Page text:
A) Pro states there is economic growth potential but makes no mention of all the people living under poverty that we could hire first for work before needing to clone extra bodies to help colonize space.

B) Pro thinks that numbers win, but consider the fact that a billion ants or a trillion ants make no difference against the power of a flamethrower. Similarly, incredibly advanced technology beyond a nuclear bomb makes numbers meaningless as all those concentrated in an area would die to a massive explosion. Technology advancement and quality of troop matter far more than the numbers.

Arg 3

It is impossible to clone the human mind and its inner workings. "the problem of wiring up a brain is so complex that it is beyond the power of the genomic computer.
The best the genes can do is indicate the rough layout of the wiring, the general shape of the brain. Neurons, in this early stage, are thrown together more or less at random and then left to their own devices. After birth, experience makes and breaks connections, pruning the thicket into precise circuitry. From the very beginning, what's in the genes is different from what's in the brain. And the gulf continues to widen as the brain matures.
The genes still exert their influence -- some of the brain's circuitry is hardwired from the start and immutable. People don't have to learn to want food or sex. But as the new connections form, the mind floating higher and higher above the genetic machinery like a helium balloon, people learn to circumvent the baser instincts in individual ways." You might be able to clone Hawking's brain, but to clone his experiences is another matter entirely. Negated.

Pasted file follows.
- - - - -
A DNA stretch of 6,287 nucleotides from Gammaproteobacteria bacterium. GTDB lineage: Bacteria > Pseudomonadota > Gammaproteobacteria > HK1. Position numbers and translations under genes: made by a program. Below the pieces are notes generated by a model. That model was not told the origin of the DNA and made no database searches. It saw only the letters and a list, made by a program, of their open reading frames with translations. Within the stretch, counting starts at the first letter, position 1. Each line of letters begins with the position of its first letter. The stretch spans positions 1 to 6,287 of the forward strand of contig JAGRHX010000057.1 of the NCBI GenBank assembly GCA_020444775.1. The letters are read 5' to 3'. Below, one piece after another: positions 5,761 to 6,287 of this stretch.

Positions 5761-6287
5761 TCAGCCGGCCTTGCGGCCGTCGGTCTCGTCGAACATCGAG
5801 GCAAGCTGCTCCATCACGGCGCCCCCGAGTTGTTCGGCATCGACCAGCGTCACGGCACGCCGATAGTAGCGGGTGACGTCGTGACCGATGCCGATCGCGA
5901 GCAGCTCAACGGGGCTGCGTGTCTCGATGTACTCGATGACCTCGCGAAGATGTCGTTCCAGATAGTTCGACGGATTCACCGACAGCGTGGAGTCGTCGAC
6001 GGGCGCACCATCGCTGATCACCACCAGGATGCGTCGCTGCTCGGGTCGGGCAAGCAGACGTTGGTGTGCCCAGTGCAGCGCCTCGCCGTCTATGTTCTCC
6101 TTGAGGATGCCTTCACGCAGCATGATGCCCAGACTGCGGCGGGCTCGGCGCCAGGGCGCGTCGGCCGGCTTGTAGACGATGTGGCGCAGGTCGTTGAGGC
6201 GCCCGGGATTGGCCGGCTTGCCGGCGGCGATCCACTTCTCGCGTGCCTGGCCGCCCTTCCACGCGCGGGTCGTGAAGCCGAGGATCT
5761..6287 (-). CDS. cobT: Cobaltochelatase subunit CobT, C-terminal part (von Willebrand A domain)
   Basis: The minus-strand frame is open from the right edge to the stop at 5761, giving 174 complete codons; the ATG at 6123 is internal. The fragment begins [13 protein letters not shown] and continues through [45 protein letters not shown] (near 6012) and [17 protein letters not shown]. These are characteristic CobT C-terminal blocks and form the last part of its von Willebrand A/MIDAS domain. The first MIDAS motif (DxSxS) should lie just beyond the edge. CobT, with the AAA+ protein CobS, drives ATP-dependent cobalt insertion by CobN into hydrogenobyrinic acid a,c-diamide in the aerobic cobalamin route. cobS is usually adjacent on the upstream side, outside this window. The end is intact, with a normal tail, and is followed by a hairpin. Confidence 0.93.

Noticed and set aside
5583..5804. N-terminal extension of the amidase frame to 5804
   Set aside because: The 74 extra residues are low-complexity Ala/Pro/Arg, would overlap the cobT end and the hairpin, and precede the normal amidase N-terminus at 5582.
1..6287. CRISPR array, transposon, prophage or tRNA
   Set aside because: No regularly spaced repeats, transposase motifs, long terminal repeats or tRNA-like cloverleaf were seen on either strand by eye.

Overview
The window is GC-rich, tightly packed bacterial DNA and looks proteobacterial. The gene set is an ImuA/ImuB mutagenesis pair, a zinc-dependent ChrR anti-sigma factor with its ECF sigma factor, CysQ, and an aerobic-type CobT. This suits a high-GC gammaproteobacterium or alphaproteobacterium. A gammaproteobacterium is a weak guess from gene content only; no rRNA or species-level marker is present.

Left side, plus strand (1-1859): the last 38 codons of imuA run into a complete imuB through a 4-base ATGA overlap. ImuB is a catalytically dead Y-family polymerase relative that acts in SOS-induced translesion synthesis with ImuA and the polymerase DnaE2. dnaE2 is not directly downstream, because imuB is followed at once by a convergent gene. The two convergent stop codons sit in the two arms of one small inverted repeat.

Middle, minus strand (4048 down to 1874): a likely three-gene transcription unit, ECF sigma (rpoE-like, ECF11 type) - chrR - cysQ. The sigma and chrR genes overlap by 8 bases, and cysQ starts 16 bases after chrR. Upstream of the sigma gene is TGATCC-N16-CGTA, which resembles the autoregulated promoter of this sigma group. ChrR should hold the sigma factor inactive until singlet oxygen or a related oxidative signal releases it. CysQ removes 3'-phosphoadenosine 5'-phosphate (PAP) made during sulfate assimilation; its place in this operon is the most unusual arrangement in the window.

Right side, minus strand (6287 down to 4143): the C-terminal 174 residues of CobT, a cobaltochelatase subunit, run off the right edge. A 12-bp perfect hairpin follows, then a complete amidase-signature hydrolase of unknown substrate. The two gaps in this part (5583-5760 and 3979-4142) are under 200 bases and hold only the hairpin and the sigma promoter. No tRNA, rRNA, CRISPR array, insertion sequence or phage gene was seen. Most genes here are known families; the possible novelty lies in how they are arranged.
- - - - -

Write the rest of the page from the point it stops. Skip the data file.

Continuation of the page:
Conclusion: Cloning has health issues and moral problems. Pro's case makes no sense and is backed by zero sources. Therefore I ask voters to dismiss the majority of pro's round that is not well known facts. 

Round 2
I'm going to go over framework, opponent's points, and my points.

Extend all of the framework since it was ceded.

Opponent's points
1. The issue of clones not being healthy themselves is solving itself. Science is already developing solutions to these issues. One that is gaining a lot of traction is gametogenesis. (1) Gametogenesis is where the embryo is developed through normal cloning means, stem cells are extracted from the developing embryo, those stem cells are turned into a sperm and egg cell, and a clone is developed from that. Since science is always evolving and moving forward, it will solve itself. Being able to do human cloning would actually allow us to eventually figure out all the issues within the process that much faster.